In 1979, after Iran’s then Shah was ousted from his throne, a new Islamic regime took over control. Only males were allowed to go to the schools. Like other females, Marjane Satrapi was forced to wear a veil, and the picture of the Shah was torn out of her textbook. Marji and her parents soon realised that the regime was not much better than the monarchy that preceded it.
In 1996, the Taliban took control of Kabul after killing the then president, Najibullah. In Afghanistan, the Taliban regime began in 1997. As soon as the Taliban came into power, it imposed misogynistic rules that forbade most women from working; banned girls from education; women were forced to wear a burqa; women could step out only with the escort of a male guardian; and they even carried out punishments including beatings, amputations and public executions.
Marjane Satrapi began writing Persepolis, a graphic novel set on the social-political scenario of 1976 to 1994, after finishing her university in France in 1994. Every frame of the graphic novel and historical occurrence illustrated as a monochrome cartoon are an uncannily precise representation of the trajectory of Afghanistan politics and cultural life of the past decades. The events that occurred around a young Marji leave their shadow on a subcontinent driven by religious polarisation, human rights violations, and economic strife.
Wherein Marji as a child had cognitive struggles to process complex political developments; as an adult incensed by the systematic dismantling of all individual and civil liberties under the Islamic regime.
Persepolis tells how the protagonist navigates with mute horror the depredations worked upon a troubled country by a regime that does not care about human rights.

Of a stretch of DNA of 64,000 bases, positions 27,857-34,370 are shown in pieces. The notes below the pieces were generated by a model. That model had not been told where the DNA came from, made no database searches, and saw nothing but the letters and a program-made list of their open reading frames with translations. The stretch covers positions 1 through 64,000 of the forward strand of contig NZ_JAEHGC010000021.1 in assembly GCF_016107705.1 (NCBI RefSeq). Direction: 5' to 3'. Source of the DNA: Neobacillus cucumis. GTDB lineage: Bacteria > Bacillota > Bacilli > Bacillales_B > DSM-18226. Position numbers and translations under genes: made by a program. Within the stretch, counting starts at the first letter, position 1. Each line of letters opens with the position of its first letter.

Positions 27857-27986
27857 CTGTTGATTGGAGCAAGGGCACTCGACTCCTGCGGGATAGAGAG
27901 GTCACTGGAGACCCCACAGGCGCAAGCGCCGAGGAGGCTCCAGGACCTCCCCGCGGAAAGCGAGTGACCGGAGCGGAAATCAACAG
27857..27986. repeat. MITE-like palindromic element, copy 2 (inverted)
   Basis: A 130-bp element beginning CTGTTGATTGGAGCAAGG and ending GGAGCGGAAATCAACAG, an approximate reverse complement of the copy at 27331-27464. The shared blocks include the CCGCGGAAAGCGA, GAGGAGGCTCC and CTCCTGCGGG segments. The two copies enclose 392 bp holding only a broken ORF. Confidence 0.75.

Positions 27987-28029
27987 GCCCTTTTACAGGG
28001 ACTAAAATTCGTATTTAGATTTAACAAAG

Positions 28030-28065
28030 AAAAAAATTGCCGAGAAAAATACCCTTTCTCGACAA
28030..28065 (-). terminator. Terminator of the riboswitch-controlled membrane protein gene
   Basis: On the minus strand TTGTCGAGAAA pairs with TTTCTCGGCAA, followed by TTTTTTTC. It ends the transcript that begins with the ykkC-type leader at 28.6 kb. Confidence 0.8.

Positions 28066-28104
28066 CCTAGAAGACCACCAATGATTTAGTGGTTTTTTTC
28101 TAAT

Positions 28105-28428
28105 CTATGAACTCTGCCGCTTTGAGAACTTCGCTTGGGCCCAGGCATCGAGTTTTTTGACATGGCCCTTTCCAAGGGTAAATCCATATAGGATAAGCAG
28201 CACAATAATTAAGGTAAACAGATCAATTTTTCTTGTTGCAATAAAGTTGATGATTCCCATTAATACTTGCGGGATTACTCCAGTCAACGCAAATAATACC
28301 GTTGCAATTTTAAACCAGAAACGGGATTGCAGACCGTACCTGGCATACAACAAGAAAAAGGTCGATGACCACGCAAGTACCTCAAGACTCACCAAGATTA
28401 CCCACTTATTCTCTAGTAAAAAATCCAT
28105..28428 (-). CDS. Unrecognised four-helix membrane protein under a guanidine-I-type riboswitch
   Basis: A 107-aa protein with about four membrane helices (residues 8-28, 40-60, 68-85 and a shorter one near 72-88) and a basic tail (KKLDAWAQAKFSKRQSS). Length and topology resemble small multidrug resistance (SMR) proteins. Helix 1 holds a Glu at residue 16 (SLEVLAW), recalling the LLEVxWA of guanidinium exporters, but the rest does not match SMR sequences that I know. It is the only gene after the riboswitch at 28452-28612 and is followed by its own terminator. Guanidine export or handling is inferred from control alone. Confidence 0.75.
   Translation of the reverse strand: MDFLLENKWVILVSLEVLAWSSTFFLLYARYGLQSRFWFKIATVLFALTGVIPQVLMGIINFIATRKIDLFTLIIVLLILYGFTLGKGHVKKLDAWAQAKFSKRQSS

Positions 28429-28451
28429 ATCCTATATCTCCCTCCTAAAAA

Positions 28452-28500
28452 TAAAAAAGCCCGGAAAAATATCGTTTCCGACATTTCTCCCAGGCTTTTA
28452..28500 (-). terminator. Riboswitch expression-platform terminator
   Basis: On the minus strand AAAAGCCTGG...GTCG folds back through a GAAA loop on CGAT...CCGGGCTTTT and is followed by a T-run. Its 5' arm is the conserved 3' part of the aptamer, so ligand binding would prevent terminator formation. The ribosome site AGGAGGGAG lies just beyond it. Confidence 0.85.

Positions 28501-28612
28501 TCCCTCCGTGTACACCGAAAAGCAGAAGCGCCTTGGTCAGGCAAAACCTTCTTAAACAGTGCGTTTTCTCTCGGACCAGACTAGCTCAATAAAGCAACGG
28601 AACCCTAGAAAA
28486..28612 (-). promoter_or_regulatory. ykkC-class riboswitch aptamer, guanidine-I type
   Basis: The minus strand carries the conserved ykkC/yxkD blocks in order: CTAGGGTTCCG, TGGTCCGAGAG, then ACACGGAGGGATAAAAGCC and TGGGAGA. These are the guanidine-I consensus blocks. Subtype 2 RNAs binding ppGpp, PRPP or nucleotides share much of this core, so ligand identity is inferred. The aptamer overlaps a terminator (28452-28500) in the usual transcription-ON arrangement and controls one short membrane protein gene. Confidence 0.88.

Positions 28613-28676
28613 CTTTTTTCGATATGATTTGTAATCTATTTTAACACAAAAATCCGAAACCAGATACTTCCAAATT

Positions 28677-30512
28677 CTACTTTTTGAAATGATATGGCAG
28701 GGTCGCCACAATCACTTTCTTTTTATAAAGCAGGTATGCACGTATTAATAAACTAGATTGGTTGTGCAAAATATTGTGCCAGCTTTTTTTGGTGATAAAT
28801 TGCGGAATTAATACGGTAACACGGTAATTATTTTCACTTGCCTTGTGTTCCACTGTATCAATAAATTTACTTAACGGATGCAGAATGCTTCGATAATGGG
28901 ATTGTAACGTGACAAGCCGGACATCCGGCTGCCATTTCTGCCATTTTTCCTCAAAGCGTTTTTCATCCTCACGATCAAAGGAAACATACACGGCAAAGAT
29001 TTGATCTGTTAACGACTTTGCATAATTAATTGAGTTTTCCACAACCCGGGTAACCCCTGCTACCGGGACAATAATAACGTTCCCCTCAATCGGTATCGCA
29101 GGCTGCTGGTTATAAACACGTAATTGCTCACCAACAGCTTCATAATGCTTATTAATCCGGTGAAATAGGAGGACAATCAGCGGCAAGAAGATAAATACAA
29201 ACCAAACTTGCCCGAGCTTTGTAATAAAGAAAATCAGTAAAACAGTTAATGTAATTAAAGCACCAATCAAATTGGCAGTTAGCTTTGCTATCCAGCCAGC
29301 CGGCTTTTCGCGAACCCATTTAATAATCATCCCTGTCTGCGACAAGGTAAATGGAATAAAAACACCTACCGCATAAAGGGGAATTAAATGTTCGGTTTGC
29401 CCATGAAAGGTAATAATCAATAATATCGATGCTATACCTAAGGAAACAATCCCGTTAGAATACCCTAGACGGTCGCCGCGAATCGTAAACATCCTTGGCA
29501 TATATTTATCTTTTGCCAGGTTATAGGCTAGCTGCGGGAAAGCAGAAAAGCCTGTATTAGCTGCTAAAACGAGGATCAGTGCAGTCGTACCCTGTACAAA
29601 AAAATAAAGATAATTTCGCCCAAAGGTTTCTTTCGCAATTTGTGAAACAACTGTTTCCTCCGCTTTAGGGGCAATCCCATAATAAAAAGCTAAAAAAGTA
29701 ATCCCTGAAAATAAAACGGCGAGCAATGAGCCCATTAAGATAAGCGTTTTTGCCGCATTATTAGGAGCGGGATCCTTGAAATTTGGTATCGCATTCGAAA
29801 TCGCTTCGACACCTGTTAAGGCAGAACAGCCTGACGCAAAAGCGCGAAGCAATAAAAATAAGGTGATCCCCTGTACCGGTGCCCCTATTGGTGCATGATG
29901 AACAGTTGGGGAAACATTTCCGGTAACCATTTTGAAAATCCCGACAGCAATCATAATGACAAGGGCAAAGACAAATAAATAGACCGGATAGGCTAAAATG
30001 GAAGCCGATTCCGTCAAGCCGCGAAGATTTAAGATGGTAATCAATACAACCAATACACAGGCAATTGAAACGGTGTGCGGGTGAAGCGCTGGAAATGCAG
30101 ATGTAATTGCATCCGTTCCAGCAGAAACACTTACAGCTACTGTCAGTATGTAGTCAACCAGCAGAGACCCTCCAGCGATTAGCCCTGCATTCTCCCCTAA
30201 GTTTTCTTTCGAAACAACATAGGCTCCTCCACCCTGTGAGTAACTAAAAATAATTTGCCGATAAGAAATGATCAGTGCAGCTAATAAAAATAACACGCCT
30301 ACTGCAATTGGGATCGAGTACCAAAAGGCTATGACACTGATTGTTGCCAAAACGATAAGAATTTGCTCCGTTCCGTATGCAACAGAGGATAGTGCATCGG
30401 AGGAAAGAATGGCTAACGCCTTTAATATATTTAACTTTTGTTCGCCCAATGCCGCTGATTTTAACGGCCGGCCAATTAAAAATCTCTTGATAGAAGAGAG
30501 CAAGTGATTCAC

Historical mirroring is established earlier when Marji’s communist uncle Anoosh had been imprisoned for his political beliefs. However, Anoosh is right to note that bigots don’t know how to govern a country and will inevitably come back to the empty edifices of faith to seek refuge. At present, his optimistic prognostication will not apply to the context of Afghanistan under the second regime of the Taliban, even though the Taliban assures women in Afghanistan will be free to work.
One of the first attacks initiated by hardline regimes is upon the education system. The best way to suppress voices for totalitarian politics is to indoctrinate the minds that can be a threat in the future. The easiest way to do so is by seizing control of education. Schools and educational institutes help to build the capacity of critical thinking and the spirit of inquiry.
Bilingual schools and universities were forced to shut down for two years after the Islamic Revolution in Iran. Marji recalls a spokesperson of the Iranian Ministry of Education saying, “the education system and what is written in school books, at all levels, are decadent. Everything needs to be revised to ensure that our children are not led astray from the true path of Islam.” Parallels are evident in the overhauling of curricula in Afghanistan educational institutions.
Though the Taliban claimed to recognise their Islamic duty to offer education to both boys and girls, a decree was passed, banning girls’ education above the age of 8. The fundamentalist Islamic force wanted to have total control of Afghanistan before calling upon an Ulema body to determine the content of a new curriculum to replace the Islamic but unacceptable Mujahadin version.
There are many other similarities between the Shiite Iran of Maji’s youth and Afghanis’ lives under the Taliban rule. The suspected murder of the dissident Mohsen and the imprisonment of the communist Anoosh recall the numerous murders of innocent Kabul residents- in the past as well as today. On August 26, two powerful explosions outside the Kabul airport killed at least 20 people, hours after Western countries warned of an imminent terror threat. In contrast, thousands of people gathered, hoping for a flight to get out of Taliban-controlled Afghanistan.
We have seen the terrifying visuals of people being desperate to leave Afghanistan in fear of losing their lives, resulting in deaths. People cannot even elope the country as “Freedom has a price”, well said by Satrapi at the very end of her graphic novel.
We all know what prices Marjane’s Satrapi paid for her freedom each time she relocated to different countries and how she ended up there.
As Satrapi documented in her Persepolis, she could escape by changing base to another country, but in Afghanistan, hundreds of thousands do not have that privilege. So, what does the future hold for tens of thousands like her in Afghanistan under the Taliban Regime?